GFCI Requirement?

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I am having some work done in my basement which the contractor has taken upon himself to move my washing machine directly beside the dryer. Previously, there was a utility sink between the two machines. Now the utility sink has been moved closer to a wall electrical outlet.
Does anyone know what the minimum distance is for an electrical outlet can be from a sink without being GFCI protected?
This is in Ontario, Canada.
Regards, Larry
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6'
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On 4/25/2012 1:44 PM, Molly Brown wrote:

In Ontario it's 5'. We use metric here but I dunno the metric number. I think it's 1.5M but it's basically 5 feet from a sink edge.
These guys enforce/verify the code in Ontario:

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There's code, and then there's peace of mind.
I'll let an CEC expert answer the code question and just toss out that if you'd feel more comfortable with a GFCI receptacle in that location, install one.
As long as you don't think you'll be using it for anything that might cause nuisance trips, it can't hurt.
For example, there's no code that says my 2 fish tanks need to be GFCI protected, but they are. It gives me peace of mind.
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wrote:

There's code, and then there's peace of mind.
I'll let an CEC expert answer the code question and just toss out that if you'd feel more comfortable with a GFCI receptacle in that location, install one.
As long as you don't think you'll be using it for anything that might cause nuisance trips, it can't hurt.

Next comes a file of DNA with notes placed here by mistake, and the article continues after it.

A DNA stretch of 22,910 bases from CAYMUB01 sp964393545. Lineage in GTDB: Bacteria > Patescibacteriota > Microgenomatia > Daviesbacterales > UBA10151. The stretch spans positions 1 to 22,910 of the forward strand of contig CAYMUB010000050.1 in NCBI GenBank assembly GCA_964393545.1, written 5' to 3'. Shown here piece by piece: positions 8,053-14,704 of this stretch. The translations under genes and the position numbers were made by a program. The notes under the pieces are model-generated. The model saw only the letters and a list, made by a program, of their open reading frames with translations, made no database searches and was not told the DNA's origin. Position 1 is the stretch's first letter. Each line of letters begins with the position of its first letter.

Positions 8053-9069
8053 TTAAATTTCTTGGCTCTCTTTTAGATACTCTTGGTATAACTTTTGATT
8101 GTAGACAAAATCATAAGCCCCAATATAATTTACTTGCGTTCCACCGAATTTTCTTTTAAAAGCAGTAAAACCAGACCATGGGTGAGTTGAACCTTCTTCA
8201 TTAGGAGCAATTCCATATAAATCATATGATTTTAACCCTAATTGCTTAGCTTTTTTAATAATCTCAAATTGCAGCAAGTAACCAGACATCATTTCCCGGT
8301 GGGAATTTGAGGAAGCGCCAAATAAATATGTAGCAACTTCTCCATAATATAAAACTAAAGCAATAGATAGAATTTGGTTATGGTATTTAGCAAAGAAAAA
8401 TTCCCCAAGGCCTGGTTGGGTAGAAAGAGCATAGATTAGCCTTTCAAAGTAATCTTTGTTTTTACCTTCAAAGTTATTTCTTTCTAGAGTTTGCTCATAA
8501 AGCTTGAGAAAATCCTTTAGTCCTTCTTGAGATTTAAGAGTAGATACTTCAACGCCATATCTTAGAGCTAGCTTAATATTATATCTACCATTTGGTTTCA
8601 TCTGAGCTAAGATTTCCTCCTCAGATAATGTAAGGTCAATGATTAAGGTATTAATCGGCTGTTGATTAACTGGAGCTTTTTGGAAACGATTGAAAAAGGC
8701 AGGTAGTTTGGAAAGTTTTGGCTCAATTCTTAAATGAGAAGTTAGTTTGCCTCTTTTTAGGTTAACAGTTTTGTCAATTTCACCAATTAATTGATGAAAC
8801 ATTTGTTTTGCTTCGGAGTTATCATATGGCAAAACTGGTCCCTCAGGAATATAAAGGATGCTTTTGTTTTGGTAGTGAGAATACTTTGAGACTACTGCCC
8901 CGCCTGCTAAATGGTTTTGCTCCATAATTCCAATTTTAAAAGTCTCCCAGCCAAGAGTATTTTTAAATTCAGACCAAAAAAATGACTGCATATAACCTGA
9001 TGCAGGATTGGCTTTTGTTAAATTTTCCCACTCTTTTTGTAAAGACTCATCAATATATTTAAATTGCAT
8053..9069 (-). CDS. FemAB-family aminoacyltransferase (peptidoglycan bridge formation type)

For example, there's no code that says my 2 fish tanks need to be GFCI protected, but they are. It gives me peace of mind.
I would put a GFCI in no matter what the code is too. There's too much grounded metal and piping plus even the floor in a basement to take any chances. GFCIs have saved thousands from killer electrical shocks over the years. It's cheap and one device that works as advertised with few problems.
Tomsic
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In line with the above, in the USA all basement outlets now require a GFCI.
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wrote:

Doh! Let me correct that. In the USA, the NEC requires all basement outlets to have a GFCI. What any state and/or municipality chooses to do is up to them, but most follow NEC.
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I thought that was only for unfinished basements? Did that use to be the case that only unfinished basements require GFCI?
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Yes, you're right. Even after correcting myself, I still didn't get it quite right. What I stated is for unfinished basements. I heard basement, washer, utility sink , etc and pictured in my mind an unfinished basement. AFAIK GFCI is required by NEC only for an unfinished basement.
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On 4/25/2012 5:21 PM, snipped-for-privacy@optonline.net wrote:

or unfinished parts of finished basements, such as utility rooms
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On 4/25/2012 7:07 PM, RBM wrote:

Can anyone explain to me why you would need GFCI in an unfinished portion of a basement? Is moisture more of an issue in a unfinished basement?
Also what about a furance. I had a new furnance installed, in an unfinished room, and had a 125 v outlet installed for the condesation pump. It was not required to be GFCI (Ontario Canada) but is it required elsewhere?